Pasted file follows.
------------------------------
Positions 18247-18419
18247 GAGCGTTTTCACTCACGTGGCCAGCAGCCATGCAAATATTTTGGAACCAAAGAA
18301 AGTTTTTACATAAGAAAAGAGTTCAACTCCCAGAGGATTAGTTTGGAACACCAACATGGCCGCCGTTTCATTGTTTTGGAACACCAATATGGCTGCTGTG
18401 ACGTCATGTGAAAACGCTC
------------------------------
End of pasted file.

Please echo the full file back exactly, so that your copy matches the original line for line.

Positions 18247-18419
18247 GAGCGTTTTCACTCACGTGGCCAGCAGCCATGCAAATATTTTGGAACCAAAGAA
18301 AGTTTTTACATAAGAAAAGAGTTCAACTCCCAGAGGATTAGTTTGGAACACCAACATGGCCGCCGTTTCATTGTTTTGGAACACCAATATGGCTGCTGTG
18401 ACGTCATGTGAAAACGCTC